What is remediation?
When Jay David Bolter and Richard Grusin published ‘Remediation: Understanding New Media’ in 1999, it was immediately clear that their title referred to Marshall McLuhan’s earlier ‘Understanding Media: The Extensions of Man’ (1964).
Bolter and Grusin sought to update McLuhan’s findings − particularly his contention that ‘the “content” of any medium is always another medium’ (McLuhan 8) − for the digital age.
Cover of Bolter and Grusin, ‘Remediation’, © The MIT Press
For Bolter and Grusin, media history is not a series of displacements in which new media (e.g. the internet) make old media (e.g. the radio) obsolete. Instead, new media transform older media, retaining some of their features while discarding others. In their own words, remediation is ‘the way in which one medium is seen by our culture as reforming or improving upon another’ (59); it is ‘the formal logic by which new media refashion prior media forms’ (273).
Think of how the laptop adopts features of earlier media such as the typewriter and the television and transforms them into something different.
Yet remediation can also work the other way around. Challenged by the appearance of new, more efficient media, older media also adopt features of more recent media to survive in a changed media environment. Think of how, challenged in cultural significance and sale numbers by the new medium of computer games, the old medium of (Hollywood) movies increasingly incorporates CGI (computer-generated imagery) and narrative structures that resemble those of computer games. Bolter and Grusin call this retrograde remediation:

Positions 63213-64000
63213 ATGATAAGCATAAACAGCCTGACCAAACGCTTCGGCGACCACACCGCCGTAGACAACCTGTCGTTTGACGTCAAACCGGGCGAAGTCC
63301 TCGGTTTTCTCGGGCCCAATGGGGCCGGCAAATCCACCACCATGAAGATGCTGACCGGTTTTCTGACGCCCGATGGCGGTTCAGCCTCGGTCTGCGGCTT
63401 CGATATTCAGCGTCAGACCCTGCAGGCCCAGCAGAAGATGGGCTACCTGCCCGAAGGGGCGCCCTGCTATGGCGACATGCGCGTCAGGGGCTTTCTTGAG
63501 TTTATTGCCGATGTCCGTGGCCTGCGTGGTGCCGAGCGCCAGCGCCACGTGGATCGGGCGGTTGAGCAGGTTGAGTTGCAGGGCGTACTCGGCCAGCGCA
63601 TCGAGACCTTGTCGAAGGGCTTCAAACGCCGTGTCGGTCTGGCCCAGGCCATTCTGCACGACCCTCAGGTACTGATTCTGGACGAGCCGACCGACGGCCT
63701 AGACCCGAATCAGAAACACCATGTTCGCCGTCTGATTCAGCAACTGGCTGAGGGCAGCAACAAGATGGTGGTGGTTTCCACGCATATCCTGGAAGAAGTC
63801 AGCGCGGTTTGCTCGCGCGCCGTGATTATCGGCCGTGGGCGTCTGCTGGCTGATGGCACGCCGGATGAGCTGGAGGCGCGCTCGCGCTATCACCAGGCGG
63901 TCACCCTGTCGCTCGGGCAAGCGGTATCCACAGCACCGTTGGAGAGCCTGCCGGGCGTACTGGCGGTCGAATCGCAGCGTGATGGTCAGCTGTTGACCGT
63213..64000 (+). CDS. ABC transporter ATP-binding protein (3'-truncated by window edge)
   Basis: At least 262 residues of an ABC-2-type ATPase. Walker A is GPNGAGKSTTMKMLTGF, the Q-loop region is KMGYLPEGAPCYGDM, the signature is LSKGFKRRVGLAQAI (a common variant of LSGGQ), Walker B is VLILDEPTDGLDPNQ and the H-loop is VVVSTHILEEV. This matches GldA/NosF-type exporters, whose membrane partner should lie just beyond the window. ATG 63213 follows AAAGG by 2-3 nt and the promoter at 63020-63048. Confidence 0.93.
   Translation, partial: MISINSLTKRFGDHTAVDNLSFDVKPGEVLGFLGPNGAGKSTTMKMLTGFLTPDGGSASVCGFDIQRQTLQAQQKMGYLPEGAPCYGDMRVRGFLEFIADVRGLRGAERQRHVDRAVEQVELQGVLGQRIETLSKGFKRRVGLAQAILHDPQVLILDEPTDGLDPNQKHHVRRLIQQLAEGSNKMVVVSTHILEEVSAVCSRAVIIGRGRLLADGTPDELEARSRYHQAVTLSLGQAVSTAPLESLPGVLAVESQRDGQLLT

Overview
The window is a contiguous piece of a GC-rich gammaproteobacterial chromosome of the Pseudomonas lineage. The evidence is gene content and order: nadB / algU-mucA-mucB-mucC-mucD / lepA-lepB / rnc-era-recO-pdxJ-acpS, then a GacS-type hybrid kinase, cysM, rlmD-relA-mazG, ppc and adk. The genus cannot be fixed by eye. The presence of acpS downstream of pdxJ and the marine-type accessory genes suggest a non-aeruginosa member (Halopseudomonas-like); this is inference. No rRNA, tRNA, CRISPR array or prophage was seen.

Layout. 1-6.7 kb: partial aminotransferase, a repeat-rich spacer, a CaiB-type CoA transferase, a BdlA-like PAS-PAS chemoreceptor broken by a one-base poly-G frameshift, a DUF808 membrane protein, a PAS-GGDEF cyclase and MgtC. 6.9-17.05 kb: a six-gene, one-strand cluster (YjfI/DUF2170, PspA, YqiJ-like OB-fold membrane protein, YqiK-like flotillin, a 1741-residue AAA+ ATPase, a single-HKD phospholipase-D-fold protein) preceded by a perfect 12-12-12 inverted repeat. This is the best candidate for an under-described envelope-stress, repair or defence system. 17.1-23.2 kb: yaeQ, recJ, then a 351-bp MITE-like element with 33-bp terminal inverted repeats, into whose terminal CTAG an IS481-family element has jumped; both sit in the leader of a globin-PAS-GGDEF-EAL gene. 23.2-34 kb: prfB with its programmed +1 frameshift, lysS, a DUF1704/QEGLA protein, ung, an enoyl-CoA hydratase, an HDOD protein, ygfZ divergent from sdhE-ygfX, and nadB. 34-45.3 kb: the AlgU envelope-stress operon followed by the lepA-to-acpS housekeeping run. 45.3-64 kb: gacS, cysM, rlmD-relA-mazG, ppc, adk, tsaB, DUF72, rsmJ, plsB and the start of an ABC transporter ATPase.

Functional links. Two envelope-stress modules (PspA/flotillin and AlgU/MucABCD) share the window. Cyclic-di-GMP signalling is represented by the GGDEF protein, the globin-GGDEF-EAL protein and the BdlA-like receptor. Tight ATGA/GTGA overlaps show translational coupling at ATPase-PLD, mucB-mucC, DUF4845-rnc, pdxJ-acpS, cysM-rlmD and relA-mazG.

Animated films remediate computer graphics by suggesting that the traditional film can survive and prosper through the incorporation of digital visual technology. Full-length animated films, especially the Disney films of the past decade [1990s], are perfect examples of ‘retrograde’ remediation, in which a newer medium is imitated and even absorbed by an older one. (147)
A good number of the books published by the McSweeney’s publishing house are examples of retrograde remediation that not only adopt hypertexual structures familiar to computer users but also have a haptic, sensual quality that sets them apart from most texts read on computer screens. Consider, for instance, McSweeney’s Issue 16, which sports two slim books, a set of playing cards that tell a story written by Robert Coover and which changes whenever the cards are shuffled, and a comb.
Book of hours, Paris c. 1410, © Wikimedia, public domain
Bolter and Grusin outline two major strategies in the medial competition between old and new media. McSweeney’s Issue 16 exemplifies hypermediacy, a ‘style of visual representation whose goal is to remind the viewer of the medium’ (272).
An earlier example of hypermediacy would be medieval books of hours, which contain beautiful illustrations that draw readers’ attention to the materiality of the book itself.
The other remediation strategy is transparent immediacy, where the goal is the opposite of hypermediacy: to make the reader or viewer forget the medium and give in to the illusion that what they experience is immediate and direct. Examples of transparent immediacy are 3D movies and fantasy novels that invite us to suspend our disbelief and immerse ourselves in a fictional world, making us forget about the outside world and the fact that we are holding a book in our hands. In Bolter and Grusin’s words, transparent immediacy is a ‘style of visual representation whose goal is to make the viewer forget the presence of the medium (canvas, photographic film, cinema, and so on) and believe that he is in the presence of the objects of representation’ (272–73).
Bolter, Jay David, and Richard Grusin. Remediation: Understanding New Media. Cambridge: MIT Press, 1999.
McLuhan, Marshall. Understanding Media: The Extensions of Man. New York: MIT Press, 1994.
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